Thursday, February 28, 2008

Emails with Dad

I have always looked up to my dad, literally. And up until recently as his poor knees have given way to years of asphalt and hard work, just figuratively. Today we sort of see eye to eye, even though my vision of him has grown to larger than life proportions. To this day I can’t imagine him than anything other than my boyhood super hero that could do anything conceivable. He is a giant in my eyes and a giant he will stay.

I’m the youngest of four. My two older sisters and brother are spread out across the country leaving their roots back home in New Hampshire. It’s only fitting that the one thing that has connected us all back to dad has been the internet. Many have praised the internet for its advancement of research, international commerce and other things. For my family, the simplest of all devices that it provides is a means to get unfiltered, earnest and inspirational advice whenever we desire from dad.

Most of the time I can picture him in his office typing back to me among the clutter of ‘real work,’ he has. If you were to ask him though, he’d probably tell you that he was doing real work by responding back to our little requests on how to cook our turkey or questions regarding what’s wrong with our cars? To him, just because we are many miles away from home in separate directions, does not mean that he has ever stopped being dad. Along with all of the titles people have given him throughout the years, dad will always be my favorite, since I know only four of us are afforded that privilege.

Reading his emails never get old. No matter how many times I’ve read a particular one or how busy I am. I marvel at the man behind these sometimes poetic and sometimes misspelled emails to the point of incomprehension. In a different life he may have been a writer himself but for my family, he’s just dad. For a man who had spent so many years in kitchens and on construction sites, an eloquent thought or suggestion might be the last thing some people might predict. Nevertheless his advice is timeless as the man behind the monitor. Often I feel like a judge listening to one of his well argued cases. Others, I feel like a son listening to just a few choice words from dad. Better yet, I feel like one of his students listening to one of his profound lectures which require no “reply.” Incidentally, he has sort of become a de facto teacher for me in many respects. These are his lessons.

My father has given me a lot of encouragement and advice throughout the years, most of it solicited and most recently over the computer. A decade ago he would never even have even considered using such impersonal correspondence. Amidst piles and piles of not filed yet organized-by his standards- documents, he was unable to comprehend anything beyond turning on his computer and using the word processor which by the way he has told me would have reduced his workload immensely with footnoting when he was in college using a typewriter. One day, a colleague of his must have introduced him to this phenomenon of emailing which he insists must be done IN ALL CAPS. My sisters and I tell him that in the cyber world that symbolizes “yelling,” but he refuses to give in. Sometimes I think it’s just because he is really that enthusiastic all of the time and then others I think maybe he’s just too lazy to hit the caps lock button and/or pay attention to grammar.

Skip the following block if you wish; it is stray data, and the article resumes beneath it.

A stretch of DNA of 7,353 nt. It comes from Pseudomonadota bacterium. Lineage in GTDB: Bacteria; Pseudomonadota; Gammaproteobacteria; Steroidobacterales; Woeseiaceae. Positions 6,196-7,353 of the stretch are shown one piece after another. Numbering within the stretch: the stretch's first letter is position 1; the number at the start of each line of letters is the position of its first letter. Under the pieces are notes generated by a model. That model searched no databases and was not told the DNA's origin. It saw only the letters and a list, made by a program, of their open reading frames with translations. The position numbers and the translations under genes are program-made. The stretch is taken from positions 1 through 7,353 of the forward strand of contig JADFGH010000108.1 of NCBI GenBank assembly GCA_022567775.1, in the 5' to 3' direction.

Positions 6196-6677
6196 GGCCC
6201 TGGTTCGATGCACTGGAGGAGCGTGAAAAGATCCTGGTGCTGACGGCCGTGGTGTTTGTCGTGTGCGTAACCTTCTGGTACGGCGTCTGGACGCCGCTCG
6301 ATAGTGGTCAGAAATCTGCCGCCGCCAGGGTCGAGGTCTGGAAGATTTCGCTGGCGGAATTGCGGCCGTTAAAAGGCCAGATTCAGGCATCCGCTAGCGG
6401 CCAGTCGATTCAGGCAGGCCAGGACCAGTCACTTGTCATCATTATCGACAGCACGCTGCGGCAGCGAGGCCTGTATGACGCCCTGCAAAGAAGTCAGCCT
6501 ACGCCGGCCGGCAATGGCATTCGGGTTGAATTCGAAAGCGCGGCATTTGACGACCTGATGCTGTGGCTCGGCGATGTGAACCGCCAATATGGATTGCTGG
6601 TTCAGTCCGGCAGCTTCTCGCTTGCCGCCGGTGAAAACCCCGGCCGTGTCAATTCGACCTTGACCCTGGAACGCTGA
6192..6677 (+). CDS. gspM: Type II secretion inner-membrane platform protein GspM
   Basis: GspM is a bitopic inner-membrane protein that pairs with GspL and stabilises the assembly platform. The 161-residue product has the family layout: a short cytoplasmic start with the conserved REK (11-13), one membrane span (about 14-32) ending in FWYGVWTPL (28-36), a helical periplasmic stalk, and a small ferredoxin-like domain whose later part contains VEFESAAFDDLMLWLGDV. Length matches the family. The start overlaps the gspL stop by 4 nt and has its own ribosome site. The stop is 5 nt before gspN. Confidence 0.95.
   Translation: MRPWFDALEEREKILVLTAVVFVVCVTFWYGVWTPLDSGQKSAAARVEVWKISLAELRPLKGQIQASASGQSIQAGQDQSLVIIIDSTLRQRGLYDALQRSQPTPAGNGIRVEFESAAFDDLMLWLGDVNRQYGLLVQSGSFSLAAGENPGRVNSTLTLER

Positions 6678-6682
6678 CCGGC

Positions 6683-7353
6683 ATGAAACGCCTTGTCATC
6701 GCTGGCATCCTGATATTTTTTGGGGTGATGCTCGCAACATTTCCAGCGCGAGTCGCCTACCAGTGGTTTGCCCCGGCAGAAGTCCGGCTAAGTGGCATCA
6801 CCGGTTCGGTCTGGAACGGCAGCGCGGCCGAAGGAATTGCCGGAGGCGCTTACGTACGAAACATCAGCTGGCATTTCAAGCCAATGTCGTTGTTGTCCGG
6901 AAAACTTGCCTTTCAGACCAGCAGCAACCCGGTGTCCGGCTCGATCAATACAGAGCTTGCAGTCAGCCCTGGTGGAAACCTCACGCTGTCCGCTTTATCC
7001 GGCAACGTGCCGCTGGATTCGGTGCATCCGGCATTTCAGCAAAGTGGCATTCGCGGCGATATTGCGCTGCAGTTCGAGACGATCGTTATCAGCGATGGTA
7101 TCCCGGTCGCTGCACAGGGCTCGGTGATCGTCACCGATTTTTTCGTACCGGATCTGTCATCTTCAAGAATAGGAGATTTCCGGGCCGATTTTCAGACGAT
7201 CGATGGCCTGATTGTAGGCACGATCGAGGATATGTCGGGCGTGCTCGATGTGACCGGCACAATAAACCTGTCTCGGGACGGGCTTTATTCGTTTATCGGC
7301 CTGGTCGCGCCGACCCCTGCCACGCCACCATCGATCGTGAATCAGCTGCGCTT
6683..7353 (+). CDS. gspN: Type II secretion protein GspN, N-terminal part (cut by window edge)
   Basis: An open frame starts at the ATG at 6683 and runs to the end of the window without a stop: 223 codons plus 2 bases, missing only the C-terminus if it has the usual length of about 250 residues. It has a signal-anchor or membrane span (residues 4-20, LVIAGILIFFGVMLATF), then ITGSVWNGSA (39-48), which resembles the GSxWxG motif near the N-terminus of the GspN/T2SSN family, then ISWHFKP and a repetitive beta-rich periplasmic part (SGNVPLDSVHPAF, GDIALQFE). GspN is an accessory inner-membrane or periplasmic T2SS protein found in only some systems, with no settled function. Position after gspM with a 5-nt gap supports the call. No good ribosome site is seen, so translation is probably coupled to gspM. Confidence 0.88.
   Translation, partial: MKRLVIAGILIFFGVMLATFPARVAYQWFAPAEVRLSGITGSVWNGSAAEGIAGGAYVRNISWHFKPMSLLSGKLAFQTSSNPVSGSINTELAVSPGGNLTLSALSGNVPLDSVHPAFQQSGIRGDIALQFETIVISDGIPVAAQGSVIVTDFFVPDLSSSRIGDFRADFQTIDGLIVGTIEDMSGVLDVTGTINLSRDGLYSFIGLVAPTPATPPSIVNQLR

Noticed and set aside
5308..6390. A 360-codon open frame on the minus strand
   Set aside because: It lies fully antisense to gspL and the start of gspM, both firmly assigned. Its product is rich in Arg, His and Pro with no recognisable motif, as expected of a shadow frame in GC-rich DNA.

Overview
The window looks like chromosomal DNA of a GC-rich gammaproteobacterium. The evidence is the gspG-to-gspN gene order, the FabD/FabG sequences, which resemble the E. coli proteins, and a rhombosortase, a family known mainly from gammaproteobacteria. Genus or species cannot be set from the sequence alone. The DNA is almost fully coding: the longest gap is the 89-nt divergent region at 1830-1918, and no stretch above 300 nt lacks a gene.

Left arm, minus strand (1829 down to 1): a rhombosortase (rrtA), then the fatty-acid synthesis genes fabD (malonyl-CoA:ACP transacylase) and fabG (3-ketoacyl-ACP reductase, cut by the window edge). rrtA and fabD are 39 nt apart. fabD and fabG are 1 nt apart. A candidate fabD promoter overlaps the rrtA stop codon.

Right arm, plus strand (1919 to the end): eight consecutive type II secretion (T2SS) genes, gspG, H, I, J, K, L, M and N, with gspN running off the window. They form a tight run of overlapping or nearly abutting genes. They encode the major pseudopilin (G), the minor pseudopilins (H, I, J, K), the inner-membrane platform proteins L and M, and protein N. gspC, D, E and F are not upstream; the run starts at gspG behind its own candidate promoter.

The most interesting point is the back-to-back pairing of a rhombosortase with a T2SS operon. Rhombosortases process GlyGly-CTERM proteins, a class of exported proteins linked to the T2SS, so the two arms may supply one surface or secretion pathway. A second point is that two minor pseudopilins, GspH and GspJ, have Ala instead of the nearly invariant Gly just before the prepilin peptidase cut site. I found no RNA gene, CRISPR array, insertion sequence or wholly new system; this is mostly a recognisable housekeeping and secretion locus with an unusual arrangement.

Only up until a few years ago, did he actually stop overbearing all of us with forwards. Some might think of it naiveté or flat out ignorance but I knew of the problem as a syndrome I call “honest Jim.” The man truly believed the person who wrote “Now send this to 11 people within the next 5 minutes.” Out of respect to the karma gods he made sure we would find bliss. These forwards came from the same guy who goes down in history as the worst “Malarkey” player known to man. The object of the game is to convince others that you know the definition of the word given by lying. Good ole’ honest Jim never did get past the first word of his ill-derived sentence before breaking up in hysteric laughter. Needless to say, we don’t play that game anymore, despite the fact that half of the fun was just watching him try to save face. My younger sister by the way is great at it…


Since I went away to college, I found myself in front of the computer more hours than I care to admit to. In the middle of my studying, web surfing and chatting with my roommate who would often be in the same room as me, I also found time to email my Dad on a constant basis. Boy, was I glad I did. I’ve never stopped since.

Calling my dad was easy and as much as hearing his voice meant the world to me, I always felt like I was taking up too much of his time. Now, being so far away from home with the time difference and all, I find the task even harder to keep track of. Once and a while I’ll get the occasional letter except even then I object. His letters usually contain bills that have been inadvertently forwarded back home or news articles highlighting my friends accomplishments (yellow highlighter included). Thankfully, he leaves out the friends in the police logs. Whatever is inside these most of the time meaningless envelopes, the most important is written on a small tear away of legal paper, reading “Love you much….Dad.”